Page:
, , , , , , , , ,

I know, I know – it seems like it’s the summer of piling on GOP Senator Roy Blunt. But what can you do with a politician who tries to pretend that policies are nothing more than procedural exercises that parties win or loose, the welfare of everyday citizens, people who depend on him, be damned?

The latest example of Blunt’s approach to legislating is the Senate’s newly reworked version of Trumpcare, the Better Care Reconciliation Act (BCRA). Our Roy thinks that “it’s in the best shape it’s been in so far […] Now that members actually have paper in their hand they can look at what is likely to be very close to the final bill we’ll be voting on and move forward.”

In the best shape it’s been so far. Indeed. And what does “best shape” mean in this context”? Is Blunt really saying that he thinks it’s actually better as a healthcare bill than it was before? Or is he just optimistic about the fact that it’s been taken into back rooms and worked over as fully as is possible in order to buy the votes of craven GOPers who want to have their cake (win their next election) and eat it too (not get primaried)?

My money’s on the second option. Why? Blunt isn’t dumb enough to believe the first.

Today we learn that even insurers who, as a group, have mostly kept quiet on the topic, are appalled at what the GOP is proposing to foist off on Americans as a substitute for the flawed but functional Obamacare. Specifically, the Cruz Amendment, formally known as the Consumer Freedom Option, has them in a tizzy. The Cruz Amendment would permit insurers that sell Obamacare policies to offer plans that don’t conform to the Obamacare standards mandating minimal levels of coverage, including protections for those with preexisting conditions, as long as they include at least one offering that is conformant.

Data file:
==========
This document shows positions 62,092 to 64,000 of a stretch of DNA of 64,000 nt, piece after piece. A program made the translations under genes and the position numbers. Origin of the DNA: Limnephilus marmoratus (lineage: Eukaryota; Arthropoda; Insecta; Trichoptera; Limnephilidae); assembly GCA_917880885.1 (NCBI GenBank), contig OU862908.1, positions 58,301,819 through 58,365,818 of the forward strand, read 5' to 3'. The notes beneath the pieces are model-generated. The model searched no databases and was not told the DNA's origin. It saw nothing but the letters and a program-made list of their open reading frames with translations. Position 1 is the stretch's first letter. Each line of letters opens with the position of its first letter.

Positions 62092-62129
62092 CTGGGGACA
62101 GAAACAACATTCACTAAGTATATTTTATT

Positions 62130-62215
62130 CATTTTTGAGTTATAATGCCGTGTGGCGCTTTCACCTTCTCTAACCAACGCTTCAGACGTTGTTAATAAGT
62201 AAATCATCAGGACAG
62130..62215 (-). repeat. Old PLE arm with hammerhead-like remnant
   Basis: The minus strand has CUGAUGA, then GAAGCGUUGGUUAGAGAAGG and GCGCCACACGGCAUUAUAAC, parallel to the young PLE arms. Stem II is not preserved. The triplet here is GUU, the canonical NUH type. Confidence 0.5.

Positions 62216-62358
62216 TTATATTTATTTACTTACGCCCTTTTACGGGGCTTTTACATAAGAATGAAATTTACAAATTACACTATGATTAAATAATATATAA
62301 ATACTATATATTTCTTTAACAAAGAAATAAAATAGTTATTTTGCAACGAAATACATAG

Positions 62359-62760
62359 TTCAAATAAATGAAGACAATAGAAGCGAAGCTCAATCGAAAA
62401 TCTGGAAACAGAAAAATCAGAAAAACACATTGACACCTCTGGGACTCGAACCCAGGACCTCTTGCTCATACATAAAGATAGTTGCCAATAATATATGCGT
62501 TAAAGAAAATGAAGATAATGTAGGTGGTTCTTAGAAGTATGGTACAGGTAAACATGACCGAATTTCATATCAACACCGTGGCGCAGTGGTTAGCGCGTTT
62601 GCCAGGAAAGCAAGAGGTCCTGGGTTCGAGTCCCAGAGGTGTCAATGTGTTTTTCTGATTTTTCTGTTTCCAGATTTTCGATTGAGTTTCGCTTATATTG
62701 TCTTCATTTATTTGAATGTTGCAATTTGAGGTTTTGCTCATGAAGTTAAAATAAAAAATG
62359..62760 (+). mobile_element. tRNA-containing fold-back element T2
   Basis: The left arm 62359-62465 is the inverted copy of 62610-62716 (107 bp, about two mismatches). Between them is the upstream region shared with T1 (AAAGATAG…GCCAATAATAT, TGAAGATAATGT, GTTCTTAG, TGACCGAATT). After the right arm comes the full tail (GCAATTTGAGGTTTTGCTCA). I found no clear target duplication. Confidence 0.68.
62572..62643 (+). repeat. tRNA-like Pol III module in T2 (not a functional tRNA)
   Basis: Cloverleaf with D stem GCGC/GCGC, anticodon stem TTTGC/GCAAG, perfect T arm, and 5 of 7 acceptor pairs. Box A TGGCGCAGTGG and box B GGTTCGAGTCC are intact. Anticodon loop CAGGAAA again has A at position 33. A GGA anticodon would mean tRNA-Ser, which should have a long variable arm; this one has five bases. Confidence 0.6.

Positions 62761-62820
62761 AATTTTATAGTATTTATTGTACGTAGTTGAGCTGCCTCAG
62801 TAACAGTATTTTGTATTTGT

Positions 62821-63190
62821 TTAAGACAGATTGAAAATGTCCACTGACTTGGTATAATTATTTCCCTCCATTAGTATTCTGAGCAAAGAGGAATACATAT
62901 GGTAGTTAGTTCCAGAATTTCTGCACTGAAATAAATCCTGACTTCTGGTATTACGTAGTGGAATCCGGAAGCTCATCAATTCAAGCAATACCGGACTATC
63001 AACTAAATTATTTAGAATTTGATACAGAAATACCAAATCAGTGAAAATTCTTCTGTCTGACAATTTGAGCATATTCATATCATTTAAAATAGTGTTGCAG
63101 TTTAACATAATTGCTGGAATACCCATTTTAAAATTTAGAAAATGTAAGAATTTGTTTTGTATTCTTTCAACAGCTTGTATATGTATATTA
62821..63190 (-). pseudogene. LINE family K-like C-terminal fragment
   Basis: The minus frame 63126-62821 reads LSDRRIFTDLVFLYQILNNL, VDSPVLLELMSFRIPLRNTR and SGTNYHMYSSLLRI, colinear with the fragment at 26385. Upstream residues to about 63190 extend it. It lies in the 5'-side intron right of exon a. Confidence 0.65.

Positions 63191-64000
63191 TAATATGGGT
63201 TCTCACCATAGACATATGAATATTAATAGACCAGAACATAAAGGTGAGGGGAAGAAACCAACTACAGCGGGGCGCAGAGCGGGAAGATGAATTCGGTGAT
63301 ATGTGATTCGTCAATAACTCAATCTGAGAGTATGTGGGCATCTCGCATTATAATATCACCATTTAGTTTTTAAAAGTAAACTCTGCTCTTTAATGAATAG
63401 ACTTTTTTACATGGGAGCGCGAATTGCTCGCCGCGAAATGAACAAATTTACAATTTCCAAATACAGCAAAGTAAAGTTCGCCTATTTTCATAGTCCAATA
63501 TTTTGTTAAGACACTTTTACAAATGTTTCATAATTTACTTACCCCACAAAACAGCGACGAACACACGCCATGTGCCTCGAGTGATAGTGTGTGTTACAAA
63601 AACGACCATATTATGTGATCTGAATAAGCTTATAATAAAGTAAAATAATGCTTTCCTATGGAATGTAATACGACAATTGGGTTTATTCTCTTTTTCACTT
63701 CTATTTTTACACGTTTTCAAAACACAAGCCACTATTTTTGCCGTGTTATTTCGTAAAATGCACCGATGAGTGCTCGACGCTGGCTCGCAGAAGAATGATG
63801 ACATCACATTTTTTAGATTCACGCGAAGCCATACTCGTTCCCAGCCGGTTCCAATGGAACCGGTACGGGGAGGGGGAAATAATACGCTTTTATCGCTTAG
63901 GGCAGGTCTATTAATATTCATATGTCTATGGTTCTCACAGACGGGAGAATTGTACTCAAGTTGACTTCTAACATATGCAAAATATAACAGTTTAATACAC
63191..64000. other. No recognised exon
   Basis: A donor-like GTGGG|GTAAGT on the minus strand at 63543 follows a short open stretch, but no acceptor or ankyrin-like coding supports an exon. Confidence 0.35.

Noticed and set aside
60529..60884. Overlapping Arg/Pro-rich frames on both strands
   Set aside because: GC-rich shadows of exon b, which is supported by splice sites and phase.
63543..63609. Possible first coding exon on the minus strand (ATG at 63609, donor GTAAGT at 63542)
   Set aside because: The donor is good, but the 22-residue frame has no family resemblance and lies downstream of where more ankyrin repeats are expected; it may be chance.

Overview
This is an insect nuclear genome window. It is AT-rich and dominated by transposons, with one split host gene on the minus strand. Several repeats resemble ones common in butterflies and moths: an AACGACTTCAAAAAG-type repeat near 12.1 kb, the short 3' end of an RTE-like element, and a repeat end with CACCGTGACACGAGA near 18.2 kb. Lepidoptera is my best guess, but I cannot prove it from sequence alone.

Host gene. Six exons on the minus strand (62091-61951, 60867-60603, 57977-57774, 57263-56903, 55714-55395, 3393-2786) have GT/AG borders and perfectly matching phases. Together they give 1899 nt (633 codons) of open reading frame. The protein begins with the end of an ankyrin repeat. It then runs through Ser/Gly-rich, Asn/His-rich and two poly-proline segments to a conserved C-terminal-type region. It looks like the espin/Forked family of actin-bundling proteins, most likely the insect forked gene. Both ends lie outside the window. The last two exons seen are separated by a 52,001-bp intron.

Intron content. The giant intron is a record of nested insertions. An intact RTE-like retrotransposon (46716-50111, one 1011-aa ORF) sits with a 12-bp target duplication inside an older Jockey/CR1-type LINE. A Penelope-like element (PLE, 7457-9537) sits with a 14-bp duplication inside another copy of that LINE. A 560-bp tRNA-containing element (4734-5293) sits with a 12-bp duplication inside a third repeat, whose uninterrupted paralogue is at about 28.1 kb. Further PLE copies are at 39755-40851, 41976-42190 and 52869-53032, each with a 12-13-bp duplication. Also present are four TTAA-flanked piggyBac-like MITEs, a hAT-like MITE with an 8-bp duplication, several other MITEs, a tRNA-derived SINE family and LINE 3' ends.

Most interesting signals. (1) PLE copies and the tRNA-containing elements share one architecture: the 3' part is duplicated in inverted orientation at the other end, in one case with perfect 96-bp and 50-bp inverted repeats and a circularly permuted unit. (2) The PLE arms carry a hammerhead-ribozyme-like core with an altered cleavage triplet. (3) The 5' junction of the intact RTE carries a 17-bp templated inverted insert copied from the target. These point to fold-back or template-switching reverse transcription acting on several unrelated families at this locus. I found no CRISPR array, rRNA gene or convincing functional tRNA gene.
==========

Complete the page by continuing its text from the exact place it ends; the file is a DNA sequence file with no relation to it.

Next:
The CEOs of America’s Health Insurance Plans and the BlueCross BlueShield Association let it all hang out in a letter released today,  the Cruz amendment “is simply unworkable in any form” they write, “and would undermine protections for those with pre-existing medical conditions, increase premiums and lead to widespread terminations of coverage for people currently enrolled in the individual market.”

The insurers are far from placated by the pretense that the bill would create “high risk pools”:

… We also firmly believe that the dedicated funding included in the bill to address the cost of plans that cover people with pre-existing medical conditions is insufficient and additional funding will not make the provision workable for consumers or taxpayers

As healthy people move to the less-regulated plans, those with significant medical needs will have no choice but to stay in the comprehensive plans, and premiums will skyrocket for people with preexisting conditions. This would especially impact middle-income families that that are not eligible for a tax credit. Taxpayers will pay more to finance federal tax credits for the individuals in comprehensive plans and these costs will continue to increase, even with dedicated funding. Risk adjustment is also critical to making the individual market sustainable, but can only work when there are uniform benefit requirements across the market.

Finally, this provision will lead to far fewer, if any, coverage options for consumers who purchase their plan in the individual market. As a result, millions of more individuals will become uninsured.

But, hey, Roy Blunt thinks that giving goodies to a few moderate Republicans so that they can try to save face with the folks they’re planning to shaft, along with the addition of this Cruz amendment, has insured that the bill’s in the “best shape” ever.